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Interior States: Essays

4.22  ·  Rating details ·  229 ratings  ·  44 reviews
"Meghan O'Gieblyn's deep and searching essays are written with a precise sort of skepticism and a slight ache in the heart. A first-rate and riveting collection."
--Lorrie Moore

A fresh, acute, and even profound collection that centers around two core (and related) issues of American identity: faith, in general and the specific forms Christianity takes in particular; and t
Paperback, 240 pages
Published October 9th 2018 by Anchor Books
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4.22  · 
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 ·  229 ratings  ·  44 reviews

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Mar 31, 2019 rated it it was amazing
This caught my eye in LaGuardia airport and I bought on impulse. A quick scan of the chapter titles quickly revealed this was about subjects of deep interest to me: Living and loving in the conservative Midwest, wrestling out of a fundamentalist religious upbringing and fresh views on how and why our states have turned (politically) red. Though at least 20 years my junior, this author hit on many of my cylinders and writes the way I would have (had I chosen that path in my youth, and had I been ...more
Yet once again, Nervous Breakdown Book Club drags me out of my reading comfort zone into a world of phenomenal essays touching on topics as disparate as John Updike, Christian Music, and Michigan. The author, now secular, was once a home-schooled evangelical who studied at a famous bible college. I was concerned in starting out that this would either be a scathing criticism of something I knew very little about (evangelical christianity) or some sort of confessional. It was neither. The author p ...more
Charles Dee Mitchell
Feb 02, 2019 rated it really liked it
Shelves: essays-memoir
In the future, the whole swath of late modernity will call to mind the image of the image of people eating delicacies and talking about the state of their souls --just as when someone mentions the medieval period, we picture people toiling in ditches. (From "Contemporaries")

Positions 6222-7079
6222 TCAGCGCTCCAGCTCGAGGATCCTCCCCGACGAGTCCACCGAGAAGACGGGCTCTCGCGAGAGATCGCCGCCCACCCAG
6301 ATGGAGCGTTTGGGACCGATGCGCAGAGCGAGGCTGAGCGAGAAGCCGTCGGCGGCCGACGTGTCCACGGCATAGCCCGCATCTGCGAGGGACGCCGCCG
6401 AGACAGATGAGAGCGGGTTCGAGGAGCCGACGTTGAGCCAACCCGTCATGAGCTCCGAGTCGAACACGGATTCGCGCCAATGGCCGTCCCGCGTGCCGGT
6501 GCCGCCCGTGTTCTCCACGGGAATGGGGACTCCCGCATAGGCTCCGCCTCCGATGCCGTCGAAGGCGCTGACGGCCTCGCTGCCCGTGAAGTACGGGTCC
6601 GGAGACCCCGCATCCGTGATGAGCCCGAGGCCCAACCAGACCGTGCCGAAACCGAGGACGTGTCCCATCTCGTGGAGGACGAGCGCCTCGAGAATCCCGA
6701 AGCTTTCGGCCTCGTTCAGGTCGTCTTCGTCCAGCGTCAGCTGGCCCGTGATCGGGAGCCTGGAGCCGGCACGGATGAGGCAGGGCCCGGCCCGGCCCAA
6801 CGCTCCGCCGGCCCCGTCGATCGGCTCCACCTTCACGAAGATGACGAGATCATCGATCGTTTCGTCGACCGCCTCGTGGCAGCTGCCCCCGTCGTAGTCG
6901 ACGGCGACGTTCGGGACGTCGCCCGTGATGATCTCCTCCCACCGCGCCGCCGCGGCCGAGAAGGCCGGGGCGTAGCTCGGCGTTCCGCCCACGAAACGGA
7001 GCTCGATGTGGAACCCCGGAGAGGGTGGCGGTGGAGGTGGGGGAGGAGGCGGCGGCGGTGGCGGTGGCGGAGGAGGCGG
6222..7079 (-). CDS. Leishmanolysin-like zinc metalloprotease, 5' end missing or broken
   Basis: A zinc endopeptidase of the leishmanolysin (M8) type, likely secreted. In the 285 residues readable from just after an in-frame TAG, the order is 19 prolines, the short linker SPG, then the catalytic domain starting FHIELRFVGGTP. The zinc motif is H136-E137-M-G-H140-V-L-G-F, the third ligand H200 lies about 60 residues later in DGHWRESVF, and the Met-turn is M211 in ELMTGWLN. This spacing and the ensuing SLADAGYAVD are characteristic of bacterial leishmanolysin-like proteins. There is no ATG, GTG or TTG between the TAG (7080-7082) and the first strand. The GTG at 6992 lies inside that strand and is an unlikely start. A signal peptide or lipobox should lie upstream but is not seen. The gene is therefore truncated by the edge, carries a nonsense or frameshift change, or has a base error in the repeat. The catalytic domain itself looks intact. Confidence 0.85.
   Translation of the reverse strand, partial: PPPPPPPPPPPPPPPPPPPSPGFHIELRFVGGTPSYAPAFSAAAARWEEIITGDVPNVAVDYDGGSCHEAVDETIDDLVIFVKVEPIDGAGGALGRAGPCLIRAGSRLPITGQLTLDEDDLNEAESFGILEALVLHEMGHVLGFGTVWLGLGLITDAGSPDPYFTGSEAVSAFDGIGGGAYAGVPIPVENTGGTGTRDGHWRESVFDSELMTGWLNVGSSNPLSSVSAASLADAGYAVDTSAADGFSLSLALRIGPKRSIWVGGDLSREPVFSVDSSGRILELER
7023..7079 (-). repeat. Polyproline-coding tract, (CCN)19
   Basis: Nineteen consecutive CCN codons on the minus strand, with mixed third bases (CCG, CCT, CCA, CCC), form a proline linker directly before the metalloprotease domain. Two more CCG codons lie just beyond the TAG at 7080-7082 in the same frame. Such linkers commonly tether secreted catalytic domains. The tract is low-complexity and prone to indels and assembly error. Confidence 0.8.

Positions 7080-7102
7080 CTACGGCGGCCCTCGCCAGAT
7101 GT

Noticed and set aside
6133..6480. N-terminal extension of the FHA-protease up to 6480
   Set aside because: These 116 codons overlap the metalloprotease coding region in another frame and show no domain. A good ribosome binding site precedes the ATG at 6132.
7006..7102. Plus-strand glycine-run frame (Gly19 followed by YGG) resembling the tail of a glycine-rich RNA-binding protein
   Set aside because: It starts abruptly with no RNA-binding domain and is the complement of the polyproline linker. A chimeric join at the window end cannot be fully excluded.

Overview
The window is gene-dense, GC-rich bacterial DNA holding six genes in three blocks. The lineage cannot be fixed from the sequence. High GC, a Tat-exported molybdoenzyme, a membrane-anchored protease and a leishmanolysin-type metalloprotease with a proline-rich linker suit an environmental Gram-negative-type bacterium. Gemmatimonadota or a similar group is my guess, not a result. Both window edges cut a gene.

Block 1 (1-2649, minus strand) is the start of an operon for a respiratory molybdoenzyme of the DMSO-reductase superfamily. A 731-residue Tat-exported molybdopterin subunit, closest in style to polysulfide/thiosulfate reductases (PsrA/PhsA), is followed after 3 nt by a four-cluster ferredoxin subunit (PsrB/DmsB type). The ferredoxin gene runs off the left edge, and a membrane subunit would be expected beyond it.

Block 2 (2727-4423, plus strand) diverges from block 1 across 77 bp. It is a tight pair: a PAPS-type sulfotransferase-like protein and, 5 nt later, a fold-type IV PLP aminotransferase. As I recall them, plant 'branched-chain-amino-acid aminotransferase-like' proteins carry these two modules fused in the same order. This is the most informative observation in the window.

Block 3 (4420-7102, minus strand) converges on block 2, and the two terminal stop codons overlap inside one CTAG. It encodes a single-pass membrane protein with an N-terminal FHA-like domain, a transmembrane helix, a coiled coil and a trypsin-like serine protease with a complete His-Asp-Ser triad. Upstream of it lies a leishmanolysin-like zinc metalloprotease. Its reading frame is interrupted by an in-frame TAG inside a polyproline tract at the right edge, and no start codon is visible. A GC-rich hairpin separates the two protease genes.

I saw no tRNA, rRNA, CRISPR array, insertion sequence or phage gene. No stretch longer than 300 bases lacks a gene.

Perhaps the central hypocrisy in the history of fundamentalist theology is the fact that white evangelicals managed to find signs of the apocalypse in every social evil except their own prejudices.
(From"The End")
Jan 07, 2019 rated it really liked it
I kept trying to put Meghan O’Gieblyn in a box -- former Christian revealing weirdly oppressive childhood? Not quite. Secular intellectual intent on poling holes in Christian theology? No. Religious humanist extolling the beautiful intricacies of existence? Not exactly. Her essays defy categorization, and a collection of them, read back to back, is fascinating.

For me, the collection has a slow start. I was not as interested in O’Gieblyn's more regional musings, but this may be my own regional bi
This is a superb collection of essays. The heart of the book is a set of reflections on various books, events, cultural trends in ways that tap the author's former but weirdly continuing experience from within evangelical Christianity -- I need to be a little careful here, because while she notes her background that way, I think it's really coming from a combined position: That she lost her faith, plus the fact that she was a deep student of Christianity (e.g., the way she talks about certain pr ...more
Mar 26, 2019 rated it really liked it
loved this, reads like Joan Didion essays for the Midwest. Lots going on here and I'm now about to enter a Wikipedia hole about Michigan and theology and transhumanism.
Mar 18, 2019 rated it it was ok
Meghan is a strong writer and some of these essays were really good. The problem was, it wasn’t all memoir -- some of the essays were personal, but others weren’t. All of the essays were reprinted from other publications (instead of being written specifically to include in this book). Two of the essays were book reviews, written for the Los Angeles Review of Books...NO THANK YOU.

Meghan grew up in an Evangelical household, like I did, and was homeschooled for most of her life, which is true for
Ava Huang
Jan 30, 2019 rated it it was amazing
This collection is stunning. A couple of essays reminded me a ton of Kristin Dombek's essay in The Paris Review ( There's a kind of headiness and fever to religious experience that's hard to cast off, and I think anyone who grew up with faith finds themselves dipping in and out of various forms of belief for the rest of their life. As someone who's long been interested in religion and currently works in tech, it's really nice to see someone write about b ...more
Nov 25, 2018 rated it it was amazing
One of my favorite living essayists—one of our best writers speaking to faith, secularism, and mystery.

On “American Niceness”: “I live in Wisconsin, a place where niceness is so ubiquitous that it seems practically constitutional…In this part of the country, niceness is less an expression of generosity than it is of reserve: assuming an inoffensive blandness is a way to avoid drawing attention to oneself, and the most reliable means of keeping others at bay.”